Anemia is a reduced level in a total number of red blood cells. Red blood cells carry hemoglobin, a protein that empowers them to carry oxygen to lungs and deliver it to all parts of the body. When their numbers are low, it is difficult for them to carry an adequate supply of oxygen. An inadequate reserve of oxygen causes symptoms of anemia. Blood is made up of two parts, the liquid part which is the plasma and the cellular part which is composed of different cell types. One of the most significant and abundant cells are the red blood cells (Nabili, 2017). Red blood cells are manufactured in the bone marrow. Detecting the reasons why the red blood cells level is low, will guide to an investigation if it is caused by factors such as increased blood loss in bleeding, the decreased production of RBCs in the bone marrow or from the excessive destruction of red blood cells (https://www.merkmanuals.com)
Anemia is also induced by other diseases. Some diseases can affect the body’s ability to produce red blood cells. In patients with kidney disease, anemia may develop because kidneys are not functioning well, in order to manufacture the hormone erythropoietin, that will prompt the bone marrow to make new and redder blood cells (American Society of Hematology,2010).
What type of anemia do you suspect Henry has? How would Henry’s red blood cells appear on a peripheral blood smear?
In Henry’s condition, his kidneys are unhealthy and damaged that’s why he is not producing enough erythropoietin, that yields in low productivity of red blood cells by the bone marrow, causing anemia. EPO is an endogenous hormone produced by peritubular fibroblasts in the renal cortex. 90% of this hormone is produced in the kidney. Anemia in chronic kidney disease is one of the cardinal signs of kidney dysfunction, however, it is not detected early because it happens gradually as the kidney function deteriorates. Epidemiologic data indicate that two-thirds of patients in early stages of kidney failure have low hemoglobin content; with a hemoglobin level of less than 11 g/dl (Taliercio,2010).
Iron deficiency anemia is prevalent in chronic kidney disease patients. Some may be treated with dialysis and some are not. Because patients in the early stages of kidney disease are encouraged to trim down the amount protein they eat, they may not be getting adequate quantity of iron from their diet. Modifications in iron metabolism and availability are likely important in clients affected by CKD and anemia. Patients with CKD, may also have iron deficiency secondary to blood loss in the gastrointestinal tract because they are more susceptible to bleeding, they may also have difficulty in mobilizing iron even though adequate stores of iron are available. Iron deficiency anemia happens when the body doesn’t have sufficient mineral iron, leading to abnormally low levels of red blood cells. That is because, iron is necessary to make hemoglobin, a protein in red blood cells that enables them to carry oxygen around the body. If one’s body doesn’t have enough hemoglobin, one’s tissues and muscles won’t get ample oxygen and won’t be able to work effectively (Ciccone,2013).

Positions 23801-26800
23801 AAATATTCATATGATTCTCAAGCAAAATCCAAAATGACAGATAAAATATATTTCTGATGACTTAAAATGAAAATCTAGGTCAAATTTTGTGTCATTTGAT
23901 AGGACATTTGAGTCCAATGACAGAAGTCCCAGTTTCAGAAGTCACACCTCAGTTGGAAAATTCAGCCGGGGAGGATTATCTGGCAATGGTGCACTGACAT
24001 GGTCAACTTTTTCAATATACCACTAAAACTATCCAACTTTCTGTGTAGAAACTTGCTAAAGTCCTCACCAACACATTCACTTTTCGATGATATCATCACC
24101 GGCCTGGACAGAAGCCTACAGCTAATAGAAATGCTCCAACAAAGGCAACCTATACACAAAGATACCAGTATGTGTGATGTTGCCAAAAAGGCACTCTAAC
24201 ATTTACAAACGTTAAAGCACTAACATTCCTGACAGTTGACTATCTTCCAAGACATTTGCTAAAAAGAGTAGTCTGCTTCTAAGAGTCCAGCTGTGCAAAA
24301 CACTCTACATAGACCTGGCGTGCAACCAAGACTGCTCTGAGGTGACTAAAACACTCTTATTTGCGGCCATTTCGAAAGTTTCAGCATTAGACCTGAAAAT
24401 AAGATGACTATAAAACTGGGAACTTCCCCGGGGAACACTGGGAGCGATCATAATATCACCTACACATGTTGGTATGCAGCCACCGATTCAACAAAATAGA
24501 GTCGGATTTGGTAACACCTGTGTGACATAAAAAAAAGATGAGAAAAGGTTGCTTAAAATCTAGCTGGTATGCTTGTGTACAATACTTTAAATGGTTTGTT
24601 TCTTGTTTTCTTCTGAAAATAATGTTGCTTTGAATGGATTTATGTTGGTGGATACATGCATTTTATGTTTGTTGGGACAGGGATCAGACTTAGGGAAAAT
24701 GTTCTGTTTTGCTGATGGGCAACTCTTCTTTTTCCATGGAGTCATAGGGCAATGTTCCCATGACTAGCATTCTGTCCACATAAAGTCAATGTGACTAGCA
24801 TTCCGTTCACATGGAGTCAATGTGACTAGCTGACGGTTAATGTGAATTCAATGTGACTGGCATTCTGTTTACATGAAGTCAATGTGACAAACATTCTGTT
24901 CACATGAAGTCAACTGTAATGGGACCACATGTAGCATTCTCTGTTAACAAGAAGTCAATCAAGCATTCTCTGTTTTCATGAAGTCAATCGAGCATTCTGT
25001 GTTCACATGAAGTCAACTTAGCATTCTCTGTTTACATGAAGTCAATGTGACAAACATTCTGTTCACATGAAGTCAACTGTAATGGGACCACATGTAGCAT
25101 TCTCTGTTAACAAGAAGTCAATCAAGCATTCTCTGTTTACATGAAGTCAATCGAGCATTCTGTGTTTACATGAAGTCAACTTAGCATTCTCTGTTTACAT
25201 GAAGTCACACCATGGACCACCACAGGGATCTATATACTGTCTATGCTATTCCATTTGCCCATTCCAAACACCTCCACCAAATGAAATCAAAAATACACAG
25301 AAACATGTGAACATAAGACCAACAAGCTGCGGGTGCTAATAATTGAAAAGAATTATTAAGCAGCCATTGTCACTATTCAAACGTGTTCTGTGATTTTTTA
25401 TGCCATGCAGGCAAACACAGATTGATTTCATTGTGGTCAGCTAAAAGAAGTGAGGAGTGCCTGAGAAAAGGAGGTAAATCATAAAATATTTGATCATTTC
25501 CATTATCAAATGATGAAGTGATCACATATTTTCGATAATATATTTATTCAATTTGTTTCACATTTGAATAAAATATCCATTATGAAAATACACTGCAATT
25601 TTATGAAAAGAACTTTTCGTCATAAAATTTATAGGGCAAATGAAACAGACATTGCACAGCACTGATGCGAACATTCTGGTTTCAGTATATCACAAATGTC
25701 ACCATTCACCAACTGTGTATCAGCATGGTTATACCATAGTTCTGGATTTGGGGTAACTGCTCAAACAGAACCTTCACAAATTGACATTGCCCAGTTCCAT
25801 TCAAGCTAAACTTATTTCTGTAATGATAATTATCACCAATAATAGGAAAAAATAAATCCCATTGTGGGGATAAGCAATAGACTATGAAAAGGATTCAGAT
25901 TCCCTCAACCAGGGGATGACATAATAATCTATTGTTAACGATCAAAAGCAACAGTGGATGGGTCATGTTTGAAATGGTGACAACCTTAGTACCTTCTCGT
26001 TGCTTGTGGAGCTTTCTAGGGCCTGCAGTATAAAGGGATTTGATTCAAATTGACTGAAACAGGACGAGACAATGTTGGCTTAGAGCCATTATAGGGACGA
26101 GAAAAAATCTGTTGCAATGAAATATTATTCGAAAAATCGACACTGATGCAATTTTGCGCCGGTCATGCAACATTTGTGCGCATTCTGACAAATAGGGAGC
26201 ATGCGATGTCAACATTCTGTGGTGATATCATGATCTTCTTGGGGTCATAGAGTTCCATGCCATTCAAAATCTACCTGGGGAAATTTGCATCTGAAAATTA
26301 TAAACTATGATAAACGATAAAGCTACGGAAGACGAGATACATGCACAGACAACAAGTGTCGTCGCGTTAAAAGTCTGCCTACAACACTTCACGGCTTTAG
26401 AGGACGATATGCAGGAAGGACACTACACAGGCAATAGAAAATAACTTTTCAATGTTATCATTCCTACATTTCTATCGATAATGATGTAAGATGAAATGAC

Analysis of blood smears are usually done in patients with anemia. Laboratory-initiated examinations of blood smears for patients with anemia are typically needed whenever the hemoglobin concentration is unpredictably low. This is bucked up since the consideration of the blood smear and red-cell indices is a logical step in the examination of any unexplained anemia. Modern automated instruments impart worthy information about the nature of anemia. They check not only a red-cell count, mean cell volume, mean cell hemoglobin (measure of the average amount of hemoglobin in an individual red cell), and the mean cell hemoglobin concentration (measure of the average concentration of hemoglobin in a cell) then also new variables that give information that beforehand could be derived only from a blood smear. A variety of histograms and scatterplots give a visual representation of red-cell characteristics (Nowrousian, 2012).
Because anemia can have many causes, other possibilities must be ruled out first before a diagnosis of CKD anemia can be made. Basic workup should include complete CBC count with differential, iron studies (ferritin, serum Fe, and total iron binding capacity, reticulocyte count, and guaiac test. Other blood tests such as thyroid-stimulating hormone (TSH), B12, and folate levels and a hemolysis panel (lactate dehydrogenase, haptoglobin), should be obtained if the history suggests these disorders, however, on top of these tests that may be conducted, a peripheral blood smear showing normocytic red blood cells with normochromic pattern would favor the diagnosis of anemia secondary to chronic kidney disease (Talierco,2010).